Monetary Policy, Taxation, and International Investment Strategy

By Victor A. Canto; Arthur B. Laffer | Go to book overview

16
Tax Rate Reductions and
Foreign Exchange Rates

VICTOR A. CANTO

A subtle but important distinction is being neglected in current discussions of the foreign exchange value of the U.S. dollar. It is true that monetary disturbances, such as a deliberate devaluation of a country's currency, will lead to roughly offsetting inflation. It also is true that under a regime of floating exchange rates, differential inflation rates resulting from monetary disturbances will lead to a roughly offsetting change in exchange rates. These relationships reflect what is commonly referred to as purchasing power parity.

The long-run relevance of purchasing power parity is exceptionally strong. A close correspondence exists between the movement of foreign price levels (converted to dollars) and the movements of prices in the United States. However, saying that monetary disturbances result in differential inflation rates and offsetting exchange rate changes does not preclude other factors from also affecting exchange rates. Under a domestic price rule with floating exchange rates, real disturbances, such as fiscal policy changes or shifts in the terms of trade, can cause dramatic changes in exchange rates without the slightest pressure for offsetting inflation. Under fixed exchange rates, real disturbances can also result in differential inflation rates that do not exert any pressure on the foreign exchange markets. In such cases, purchasing power parity will not hold.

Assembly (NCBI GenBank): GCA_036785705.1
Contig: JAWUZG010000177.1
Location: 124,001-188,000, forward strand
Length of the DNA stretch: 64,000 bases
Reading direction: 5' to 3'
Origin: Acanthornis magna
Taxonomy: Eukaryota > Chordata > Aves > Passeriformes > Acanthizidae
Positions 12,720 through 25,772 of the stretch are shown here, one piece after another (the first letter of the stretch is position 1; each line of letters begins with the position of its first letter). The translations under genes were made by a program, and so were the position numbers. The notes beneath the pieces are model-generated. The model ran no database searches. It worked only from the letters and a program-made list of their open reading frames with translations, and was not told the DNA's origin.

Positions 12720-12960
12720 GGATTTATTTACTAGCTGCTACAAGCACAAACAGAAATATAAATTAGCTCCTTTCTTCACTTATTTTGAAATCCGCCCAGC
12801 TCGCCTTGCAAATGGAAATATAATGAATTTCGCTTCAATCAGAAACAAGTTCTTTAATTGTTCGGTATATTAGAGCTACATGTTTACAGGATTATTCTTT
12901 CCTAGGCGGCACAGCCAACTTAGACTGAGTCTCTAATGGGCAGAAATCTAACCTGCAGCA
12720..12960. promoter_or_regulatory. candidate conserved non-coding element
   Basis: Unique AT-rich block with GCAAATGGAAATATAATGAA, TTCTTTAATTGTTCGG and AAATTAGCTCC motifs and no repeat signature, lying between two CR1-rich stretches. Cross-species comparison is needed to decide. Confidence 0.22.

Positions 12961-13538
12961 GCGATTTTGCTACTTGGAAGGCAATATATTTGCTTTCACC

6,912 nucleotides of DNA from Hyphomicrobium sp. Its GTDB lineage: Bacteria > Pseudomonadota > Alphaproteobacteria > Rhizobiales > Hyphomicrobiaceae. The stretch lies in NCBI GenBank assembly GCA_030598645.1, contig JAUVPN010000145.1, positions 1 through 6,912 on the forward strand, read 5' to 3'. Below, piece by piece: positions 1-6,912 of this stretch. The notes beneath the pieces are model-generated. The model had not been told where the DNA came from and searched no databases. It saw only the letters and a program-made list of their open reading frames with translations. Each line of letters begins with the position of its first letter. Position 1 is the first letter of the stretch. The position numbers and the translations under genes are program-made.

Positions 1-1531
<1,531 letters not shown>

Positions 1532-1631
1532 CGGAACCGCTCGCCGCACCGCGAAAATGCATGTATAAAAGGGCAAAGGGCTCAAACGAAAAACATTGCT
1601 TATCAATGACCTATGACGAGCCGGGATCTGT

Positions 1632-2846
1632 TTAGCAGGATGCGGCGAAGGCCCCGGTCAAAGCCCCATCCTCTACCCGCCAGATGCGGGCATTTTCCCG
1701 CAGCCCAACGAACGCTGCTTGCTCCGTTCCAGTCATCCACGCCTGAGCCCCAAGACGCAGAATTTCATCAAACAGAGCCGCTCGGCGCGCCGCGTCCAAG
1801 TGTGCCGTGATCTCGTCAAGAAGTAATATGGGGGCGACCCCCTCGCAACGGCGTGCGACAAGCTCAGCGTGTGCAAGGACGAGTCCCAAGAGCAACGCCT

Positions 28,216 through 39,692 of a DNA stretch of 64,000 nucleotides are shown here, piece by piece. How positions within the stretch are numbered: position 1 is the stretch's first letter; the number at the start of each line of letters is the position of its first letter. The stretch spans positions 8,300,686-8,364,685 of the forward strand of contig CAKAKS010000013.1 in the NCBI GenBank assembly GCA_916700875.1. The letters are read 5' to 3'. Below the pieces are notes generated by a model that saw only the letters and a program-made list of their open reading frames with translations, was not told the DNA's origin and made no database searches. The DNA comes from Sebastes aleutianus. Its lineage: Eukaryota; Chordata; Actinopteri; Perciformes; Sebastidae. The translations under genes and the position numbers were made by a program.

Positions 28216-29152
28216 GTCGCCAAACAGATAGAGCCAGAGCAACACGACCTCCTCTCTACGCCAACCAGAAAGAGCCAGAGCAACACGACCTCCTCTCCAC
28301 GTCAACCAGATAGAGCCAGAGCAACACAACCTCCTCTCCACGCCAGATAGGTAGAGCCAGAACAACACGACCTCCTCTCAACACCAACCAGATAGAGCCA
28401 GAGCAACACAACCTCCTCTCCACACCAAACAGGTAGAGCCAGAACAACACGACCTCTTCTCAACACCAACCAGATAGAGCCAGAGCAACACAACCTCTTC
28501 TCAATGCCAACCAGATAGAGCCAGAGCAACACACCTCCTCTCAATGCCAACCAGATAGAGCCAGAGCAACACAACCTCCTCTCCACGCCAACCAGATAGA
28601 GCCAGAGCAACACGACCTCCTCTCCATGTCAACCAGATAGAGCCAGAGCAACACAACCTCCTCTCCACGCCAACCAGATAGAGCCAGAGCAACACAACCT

The concept of purchasing power parity maintains that the equilibrium exchange rate between the currencies of two countries equals the ratio of their price levels. This, in turn, implies that differences between the inflation rates of two countries will correspond to proportionate changes in the exchange rate. From

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